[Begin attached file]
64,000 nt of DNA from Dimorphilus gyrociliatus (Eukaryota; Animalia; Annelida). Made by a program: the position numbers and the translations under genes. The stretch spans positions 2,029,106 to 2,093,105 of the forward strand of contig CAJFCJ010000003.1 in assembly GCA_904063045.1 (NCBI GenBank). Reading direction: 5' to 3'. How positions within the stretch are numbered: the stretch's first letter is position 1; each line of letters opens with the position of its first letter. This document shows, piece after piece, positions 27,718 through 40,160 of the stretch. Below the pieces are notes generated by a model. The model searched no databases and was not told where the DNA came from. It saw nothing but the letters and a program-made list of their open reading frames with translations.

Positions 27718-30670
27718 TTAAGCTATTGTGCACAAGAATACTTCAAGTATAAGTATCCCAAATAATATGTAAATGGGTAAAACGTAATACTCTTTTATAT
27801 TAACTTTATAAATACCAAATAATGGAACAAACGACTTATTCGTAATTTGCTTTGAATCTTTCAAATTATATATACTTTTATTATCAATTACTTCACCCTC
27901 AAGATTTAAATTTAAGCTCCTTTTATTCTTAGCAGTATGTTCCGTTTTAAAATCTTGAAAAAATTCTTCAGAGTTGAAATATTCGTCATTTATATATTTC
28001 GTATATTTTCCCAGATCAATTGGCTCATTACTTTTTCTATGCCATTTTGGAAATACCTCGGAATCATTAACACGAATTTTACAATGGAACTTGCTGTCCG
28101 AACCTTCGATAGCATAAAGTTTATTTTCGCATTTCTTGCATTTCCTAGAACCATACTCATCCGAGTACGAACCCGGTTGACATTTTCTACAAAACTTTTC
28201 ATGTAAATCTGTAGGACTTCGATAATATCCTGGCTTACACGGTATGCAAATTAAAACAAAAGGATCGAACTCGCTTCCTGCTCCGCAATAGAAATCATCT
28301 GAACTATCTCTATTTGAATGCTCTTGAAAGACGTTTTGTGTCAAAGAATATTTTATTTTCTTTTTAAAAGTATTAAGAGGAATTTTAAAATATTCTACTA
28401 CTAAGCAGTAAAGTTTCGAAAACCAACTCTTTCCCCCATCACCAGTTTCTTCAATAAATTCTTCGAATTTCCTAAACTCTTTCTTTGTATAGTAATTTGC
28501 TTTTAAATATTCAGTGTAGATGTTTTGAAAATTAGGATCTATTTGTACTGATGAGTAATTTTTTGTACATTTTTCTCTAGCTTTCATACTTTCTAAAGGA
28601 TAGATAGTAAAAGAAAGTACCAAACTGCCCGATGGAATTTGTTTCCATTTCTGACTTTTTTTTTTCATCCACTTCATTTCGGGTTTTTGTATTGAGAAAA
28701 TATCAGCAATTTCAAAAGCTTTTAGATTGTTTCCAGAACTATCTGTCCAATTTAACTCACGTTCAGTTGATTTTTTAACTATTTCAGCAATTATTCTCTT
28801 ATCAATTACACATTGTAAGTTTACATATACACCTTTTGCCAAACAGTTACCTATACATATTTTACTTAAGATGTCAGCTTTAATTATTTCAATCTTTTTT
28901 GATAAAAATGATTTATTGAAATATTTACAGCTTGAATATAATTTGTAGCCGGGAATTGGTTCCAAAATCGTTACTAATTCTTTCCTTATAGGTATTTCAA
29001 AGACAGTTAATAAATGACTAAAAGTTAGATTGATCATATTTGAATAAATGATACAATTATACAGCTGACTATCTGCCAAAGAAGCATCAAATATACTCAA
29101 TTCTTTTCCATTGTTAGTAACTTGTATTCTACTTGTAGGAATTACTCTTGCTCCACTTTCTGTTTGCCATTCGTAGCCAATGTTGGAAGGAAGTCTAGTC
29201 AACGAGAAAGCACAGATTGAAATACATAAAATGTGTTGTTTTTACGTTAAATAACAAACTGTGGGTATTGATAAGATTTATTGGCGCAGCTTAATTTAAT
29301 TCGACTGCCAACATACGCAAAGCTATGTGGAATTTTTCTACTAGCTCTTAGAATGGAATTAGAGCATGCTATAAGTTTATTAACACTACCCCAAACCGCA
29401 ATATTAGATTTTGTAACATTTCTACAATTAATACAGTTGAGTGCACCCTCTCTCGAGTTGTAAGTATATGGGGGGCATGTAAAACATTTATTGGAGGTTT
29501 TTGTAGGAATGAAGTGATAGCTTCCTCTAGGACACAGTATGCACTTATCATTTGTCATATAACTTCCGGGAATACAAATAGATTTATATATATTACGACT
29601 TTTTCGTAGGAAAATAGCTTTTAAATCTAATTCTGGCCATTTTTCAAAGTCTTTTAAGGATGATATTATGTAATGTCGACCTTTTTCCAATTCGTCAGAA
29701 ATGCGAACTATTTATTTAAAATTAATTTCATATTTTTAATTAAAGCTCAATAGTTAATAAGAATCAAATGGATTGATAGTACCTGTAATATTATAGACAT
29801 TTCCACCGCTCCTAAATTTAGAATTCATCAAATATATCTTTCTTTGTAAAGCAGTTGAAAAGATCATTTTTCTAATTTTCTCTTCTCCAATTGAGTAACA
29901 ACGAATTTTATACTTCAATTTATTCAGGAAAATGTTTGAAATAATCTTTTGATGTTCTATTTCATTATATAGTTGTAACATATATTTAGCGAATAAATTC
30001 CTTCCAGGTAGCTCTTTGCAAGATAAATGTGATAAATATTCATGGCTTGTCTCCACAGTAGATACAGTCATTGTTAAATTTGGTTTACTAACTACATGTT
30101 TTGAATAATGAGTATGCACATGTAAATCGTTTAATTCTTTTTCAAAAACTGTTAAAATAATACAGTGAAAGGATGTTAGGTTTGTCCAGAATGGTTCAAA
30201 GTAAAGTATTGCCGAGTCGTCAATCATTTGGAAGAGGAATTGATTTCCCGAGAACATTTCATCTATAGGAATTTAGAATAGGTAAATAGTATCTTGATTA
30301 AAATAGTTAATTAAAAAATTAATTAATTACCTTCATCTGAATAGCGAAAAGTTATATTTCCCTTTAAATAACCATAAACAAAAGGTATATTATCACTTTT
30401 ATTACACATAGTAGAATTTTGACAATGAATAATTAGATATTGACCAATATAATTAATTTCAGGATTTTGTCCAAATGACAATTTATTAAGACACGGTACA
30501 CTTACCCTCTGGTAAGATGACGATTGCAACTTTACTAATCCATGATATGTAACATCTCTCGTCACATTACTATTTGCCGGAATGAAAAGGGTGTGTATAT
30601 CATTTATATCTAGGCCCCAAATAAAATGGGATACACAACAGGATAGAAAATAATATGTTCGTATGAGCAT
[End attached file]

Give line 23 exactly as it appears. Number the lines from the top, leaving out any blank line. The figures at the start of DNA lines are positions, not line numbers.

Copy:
29701 ATGCGAACTATTTATTTAAAATTAATTTCATATTTTTAATTAAAGCTCAATAGTTAATAAGAATCAAATGGATTGATAGTACCTGTAATATTATAGACAT